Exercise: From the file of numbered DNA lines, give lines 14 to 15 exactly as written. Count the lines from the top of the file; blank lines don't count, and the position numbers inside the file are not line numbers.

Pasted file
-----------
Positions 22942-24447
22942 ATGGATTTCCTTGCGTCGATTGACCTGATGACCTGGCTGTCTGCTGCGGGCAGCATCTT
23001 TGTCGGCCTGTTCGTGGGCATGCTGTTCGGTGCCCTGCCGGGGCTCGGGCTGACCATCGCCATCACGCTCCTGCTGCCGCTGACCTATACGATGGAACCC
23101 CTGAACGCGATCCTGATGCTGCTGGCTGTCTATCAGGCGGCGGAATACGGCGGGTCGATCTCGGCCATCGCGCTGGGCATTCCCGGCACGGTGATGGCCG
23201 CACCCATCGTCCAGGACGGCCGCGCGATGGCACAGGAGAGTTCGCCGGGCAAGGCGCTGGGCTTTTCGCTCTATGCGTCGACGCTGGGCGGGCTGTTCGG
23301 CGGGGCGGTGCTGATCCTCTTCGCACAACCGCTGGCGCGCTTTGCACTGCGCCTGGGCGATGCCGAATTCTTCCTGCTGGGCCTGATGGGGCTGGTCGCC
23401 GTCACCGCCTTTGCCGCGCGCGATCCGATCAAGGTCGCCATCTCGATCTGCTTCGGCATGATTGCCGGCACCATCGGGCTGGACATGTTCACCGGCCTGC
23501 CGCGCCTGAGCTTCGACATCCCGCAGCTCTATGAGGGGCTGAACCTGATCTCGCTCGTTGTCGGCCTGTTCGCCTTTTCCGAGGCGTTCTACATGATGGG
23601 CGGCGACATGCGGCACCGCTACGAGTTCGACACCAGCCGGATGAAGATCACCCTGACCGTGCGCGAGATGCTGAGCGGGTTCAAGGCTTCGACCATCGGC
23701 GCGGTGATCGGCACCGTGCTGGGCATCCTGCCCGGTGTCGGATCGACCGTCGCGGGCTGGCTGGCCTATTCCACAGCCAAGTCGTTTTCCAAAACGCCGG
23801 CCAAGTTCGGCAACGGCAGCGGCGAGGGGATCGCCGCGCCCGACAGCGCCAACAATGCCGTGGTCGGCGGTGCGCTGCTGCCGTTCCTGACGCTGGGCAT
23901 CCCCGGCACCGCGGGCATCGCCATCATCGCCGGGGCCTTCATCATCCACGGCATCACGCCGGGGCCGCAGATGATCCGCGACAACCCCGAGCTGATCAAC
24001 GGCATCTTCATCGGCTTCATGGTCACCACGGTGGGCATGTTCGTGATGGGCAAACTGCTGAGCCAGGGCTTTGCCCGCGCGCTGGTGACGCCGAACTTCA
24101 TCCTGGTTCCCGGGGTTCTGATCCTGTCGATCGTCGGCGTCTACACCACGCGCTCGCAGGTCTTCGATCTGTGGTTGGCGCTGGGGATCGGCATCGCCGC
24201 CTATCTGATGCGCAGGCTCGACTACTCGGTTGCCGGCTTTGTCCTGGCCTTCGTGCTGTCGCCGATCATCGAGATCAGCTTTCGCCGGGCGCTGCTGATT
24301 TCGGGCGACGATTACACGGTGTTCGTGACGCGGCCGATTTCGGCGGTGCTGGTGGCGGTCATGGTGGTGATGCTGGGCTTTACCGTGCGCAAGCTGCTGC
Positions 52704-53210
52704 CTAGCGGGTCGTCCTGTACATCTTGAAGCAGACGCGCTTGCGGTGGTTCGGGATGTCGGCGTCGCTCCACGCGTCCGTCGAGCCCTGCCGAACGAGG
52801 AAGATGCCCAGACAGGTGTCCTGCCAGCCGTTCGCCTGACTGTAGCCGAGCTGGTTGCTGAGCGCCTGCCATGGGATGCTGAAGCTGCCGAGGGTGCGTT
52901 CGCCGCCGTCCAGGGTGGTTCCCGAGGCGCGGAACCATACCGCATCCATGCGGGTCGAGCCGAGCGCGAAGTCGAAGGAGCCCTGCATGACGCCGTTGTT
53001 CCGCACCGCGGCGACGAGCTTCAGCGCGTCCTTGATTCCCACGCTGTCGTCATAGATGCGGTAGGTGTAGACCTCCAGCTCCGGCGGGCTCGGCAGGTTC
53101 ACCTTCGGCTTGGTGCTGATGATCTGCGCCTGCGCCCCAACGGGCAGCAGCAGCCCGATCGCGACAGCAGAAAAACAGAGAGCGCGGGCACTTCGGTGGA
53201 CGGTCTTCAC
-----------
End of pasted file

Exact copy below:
24101 TCCTGGTTCCCGGGGTTCTGATCCTGTCGATCGTCGGCGTCTACACCACGCGCTCGCAGGTCTTCGATCTGTGGTTGGCGCTGGGGATCGGCATCGCCGC
24201 CTATCTGATGCGCAGGCTCGACTACTCGGTTGCCGGCTTTGTCCTGGCCTTCGTGCTGTCGCCGATCATCGAGATCAGCTTTCGCCGGGCGCTGCTGATT